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Bible Commentaries

Joseph Benson's Commentary of the Old and New Testaments
1 Timothy 2

 

 

Verse 1

1 Timothy 2:1. I exhort therefore — Seeing God is so gracious, and thou art intrusted with the office of the ministry, I give thee this in charge among other things. He proceeds to give directions, 1st, With regard to public prayers; and, 2d, With regard to doctrine. That supplications — To prevent evil; prayers — To procure good; intercessions — On behalf of others; and giving of thanks — For mercies received; be made for all men — Chiefly in public. “Supplications, δεησεις,” says Whitby, “are deprecations for the pardon of sin, and averting divine judgments; προσευχαι, prayers, for the obtaining of all spiritual and temporal blessings; εντευξεις, intercessions, addresses presented to God for the salvation of others. And by this rule were the devotions of the church continually directed. For, saith the author of the book De Vocatione Gentium, ‘there is no part of the world in which the Christian people do not put up such prayers as these, praying not only for the saints, but for infidels, idolaters, the enemies of the cross, and the persecutors of Christ’s members; for Jews, heretics, and schismatics.’” Of prayer in general we may observe, it is any kind of offering up of our desires to God. But the true, effectual, fervent prayer, which St. James speaks of as availing much, implies the vehemency of holy zeal, the ardour of divine love, arising from a calm, undisturbed soul, moved upon by the Spirit of God. “By this exhortation,” says Macknight, “we are taught, while men live, not to despair of their conversion, however wicked they may be, but to use the means necessary thereto, and to beg of God to accompany these means with his blessing.”


Verses 2-4

1 Timothy 2:2-4. For kings — Especially; and for all that are in authority — “That is, for the ministers and counsellors of kings, and for the inferior magistrates, by whatever name they may be called, seeing even the lowest country magistrates frequently do much good or much harm. In the early times the Jews prayed for the heathen princes, who held them in captivity, (Ezra 6:10; Baruch 1:10-11,) being directed by God so to do, Jeremiah 29:7. But afterward becoming more bigoted, they would not pray for any heathen ruler whatever. Nay, the zealots among them held that no obedience was due from the people of God to idolatrous princes, and often raised seditions in the heathen countries, as well as in Judea, against the heathen magistrates. This malevolent disposition some of the Jewish converts brought with them into the Christian Church. The apostle, therefore, agreeably to the true spirit of the gospel, commanded the brethren at Ephesus to pray, both in public and private, for all men, whatever their nation, their religion, or their character might be, and especially for kings. That we may lead a quiet and peaceable life — God supports the power of magistracy for the sake of his own people, when, in the present state of men, it could not otherwise be kept up in any nation whatever. And we should pray that our rulers may exercise their power in such a wise and equitable manner, that, under the protection of their government, we may live in peace with our neighbours, and undisturbed by foreign enemies. In all godliness — In the genuine fear, love, worship, and service of God; and honesty — A comprehensive word, taking in the whole duty we owe to our neighbour. “In the first age, when the disciples of Christ were liable to be persecuted for their religion by their heathen neighbours, it was highly necessary, by praying for kings and all in authority, to make the heathen rulers sensible that they were good subjects. For thus they might expect to be less the object of their hatred.” For this — That we should pray for them and all men; is good and acceptable in the sight of God our Saviour — Who has actually saved us, and is willing to save all. For the disciples of Christ thus to pray for all men, especially for their heathen enemies and persecutors, was of excellent use to make the latter sensible how good, how patient, and how benevolent the disciples of Jesus were, and that their religion led them to no seditious practices. Indeed, as Macknight observes, this display of the Christian character was then peculiarly necessary, in that the heathen were apt to confound the Christians with the Jews, and to impute to them the odious spirit and wicked practices of the Jews, who, confining their benevolence to those of their own religion, cherished a most rancorous hatred of all the rest of mankind. Who will have all men — Not a part only, much less the smallest part; to be saved — Eternally. This is treated of 1 Timothy 2:5-6. And — In order thereto; to come — (They are not compelled;) to the knowledge of the truth — Which brings salvation. This is treated of 1 Timothy 2:6-7; to which knowledge they would be most likely to come, if they should see the professors of it behaving in the manner now recommended, and avoiding all occasions either of public or private offence.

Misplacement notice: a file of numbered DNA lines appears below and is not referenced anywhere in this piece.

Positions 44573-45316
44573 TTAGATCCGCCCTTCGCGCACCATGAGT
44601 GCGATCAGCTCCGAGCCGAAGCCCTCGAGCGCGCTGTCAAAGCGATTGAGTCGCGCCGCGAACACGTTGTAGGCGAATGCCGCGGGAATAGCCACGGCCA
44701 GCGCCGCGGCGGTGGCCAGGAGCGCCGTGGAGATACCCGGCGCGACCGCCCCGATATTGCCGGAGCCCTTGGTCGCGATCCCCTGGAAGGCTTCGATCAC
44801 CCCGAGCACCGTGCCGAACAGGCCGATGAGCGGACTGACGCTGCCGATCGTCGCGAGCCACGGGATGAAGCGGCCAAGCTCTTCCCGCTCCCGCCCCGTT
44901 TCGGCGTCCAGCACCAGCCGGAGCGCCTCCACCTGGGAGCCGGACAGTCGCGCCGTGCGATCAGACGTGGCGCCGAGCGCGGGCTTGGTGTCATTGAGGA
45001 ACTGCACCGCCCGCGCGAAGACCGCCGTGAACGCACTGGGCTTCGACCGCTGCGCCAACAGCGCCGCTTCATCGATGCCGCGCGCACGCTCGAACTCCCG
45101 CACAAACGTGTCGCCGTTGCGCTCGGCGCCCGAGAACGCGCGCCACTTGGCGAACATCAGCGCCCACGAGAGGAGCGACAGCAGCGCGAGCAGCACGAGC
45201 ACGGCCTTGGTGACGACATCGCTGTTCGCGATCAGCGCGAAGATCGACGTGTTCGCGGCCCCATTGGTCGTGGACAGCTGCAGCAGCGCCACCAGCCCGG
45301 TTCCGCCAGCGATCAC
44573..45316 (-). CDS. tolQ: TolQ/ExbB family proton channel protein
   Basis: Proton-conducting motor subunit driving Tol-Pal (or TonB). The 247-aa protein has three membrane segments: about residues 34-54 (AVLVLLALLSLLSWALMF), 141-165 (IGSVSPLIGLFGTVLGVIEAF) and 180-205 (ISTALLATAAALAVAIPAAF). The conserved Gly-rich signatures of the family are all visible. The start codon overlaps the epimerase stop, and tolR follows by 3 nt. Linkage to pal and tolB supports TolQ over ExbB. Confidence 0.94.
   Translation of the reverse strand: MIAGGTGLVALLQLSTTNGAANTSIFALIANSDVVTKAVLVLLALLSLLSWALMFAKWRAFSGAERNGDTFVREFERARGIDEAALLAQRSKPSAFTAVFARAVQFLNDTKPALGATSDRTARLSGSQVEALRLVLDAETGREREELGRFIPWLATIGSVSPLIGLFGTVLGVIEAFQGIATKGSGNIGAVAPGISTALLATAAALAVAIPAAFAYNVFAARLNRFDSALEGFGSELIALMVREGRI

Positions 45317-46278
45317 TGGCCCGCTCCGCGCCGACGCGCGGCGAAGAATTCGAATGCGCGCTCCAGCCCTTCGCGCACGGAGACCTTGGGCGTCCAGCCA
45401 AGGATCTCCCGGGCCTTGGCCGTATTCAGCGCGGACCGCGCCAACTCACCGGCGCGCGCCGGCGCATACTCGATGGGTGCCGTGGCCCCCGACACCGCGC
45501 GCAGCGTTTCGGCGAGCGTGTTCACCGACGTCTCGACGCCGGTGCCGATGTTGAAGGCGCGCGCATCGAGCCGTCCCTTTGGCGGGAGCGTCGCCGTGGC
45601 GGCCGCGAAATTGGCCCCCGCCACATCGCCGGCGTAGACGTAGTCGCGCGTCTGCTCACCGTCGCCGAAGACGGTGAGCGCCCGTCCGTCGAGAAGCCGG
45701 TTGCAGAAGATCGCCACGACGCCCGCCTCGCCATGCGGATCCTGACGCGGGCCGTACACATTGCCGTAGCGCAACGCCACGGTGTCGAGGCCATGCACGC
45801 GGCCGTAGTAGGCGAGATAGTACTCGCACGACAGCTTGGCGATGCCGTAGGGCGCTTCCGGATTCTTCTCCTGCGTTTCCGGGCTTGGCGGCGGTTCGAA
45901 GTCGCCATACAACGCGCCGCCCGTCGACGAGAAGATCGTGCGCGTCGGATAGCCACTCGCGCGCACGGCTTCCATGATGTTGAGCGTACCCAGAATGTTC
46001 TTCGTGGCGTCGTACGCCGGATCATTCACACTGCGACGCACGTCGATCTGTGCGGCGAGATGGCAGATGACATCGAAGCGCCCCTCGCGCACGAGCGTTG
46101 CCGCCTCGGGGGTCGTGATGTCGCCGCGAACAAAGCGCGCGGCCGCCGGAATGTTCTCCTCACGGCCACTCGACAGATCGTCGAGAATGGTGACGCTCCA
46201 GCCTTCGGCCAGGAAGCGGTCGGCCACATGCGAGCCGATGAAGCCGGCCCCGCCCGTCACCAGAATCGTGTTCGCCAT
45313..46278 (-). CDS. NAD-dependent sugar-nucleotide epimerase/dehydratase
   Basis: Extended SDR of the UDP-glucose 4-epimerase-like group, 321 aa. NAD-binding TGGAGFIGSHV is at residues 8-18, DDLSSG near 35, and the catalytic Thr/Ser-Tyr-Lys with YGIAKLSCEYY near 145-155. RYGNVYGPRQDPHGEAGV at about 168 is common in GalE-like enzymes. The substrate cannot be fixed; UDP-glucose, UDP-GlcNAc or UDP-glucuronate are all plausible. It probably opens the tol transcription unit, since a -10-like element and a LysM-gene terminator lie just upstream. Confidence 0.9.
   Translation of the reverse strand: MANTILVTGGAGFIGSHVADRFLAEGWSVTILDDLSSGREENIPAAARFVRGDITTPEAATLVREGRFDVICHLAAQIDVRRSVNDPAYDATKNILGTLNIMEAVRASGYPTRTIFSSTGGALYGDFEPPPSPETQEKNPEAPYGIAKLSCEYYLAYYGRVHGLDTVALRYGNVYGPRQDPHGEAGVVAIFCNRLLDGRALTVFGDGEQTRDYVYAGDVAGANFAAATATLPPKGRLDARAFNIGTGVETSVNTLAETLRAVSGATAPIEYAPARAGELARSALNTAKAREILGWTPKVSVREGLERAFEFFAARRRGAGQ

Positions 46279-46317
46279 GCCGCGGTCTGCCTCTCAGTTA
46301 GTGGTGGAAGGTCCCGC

Verses 5-7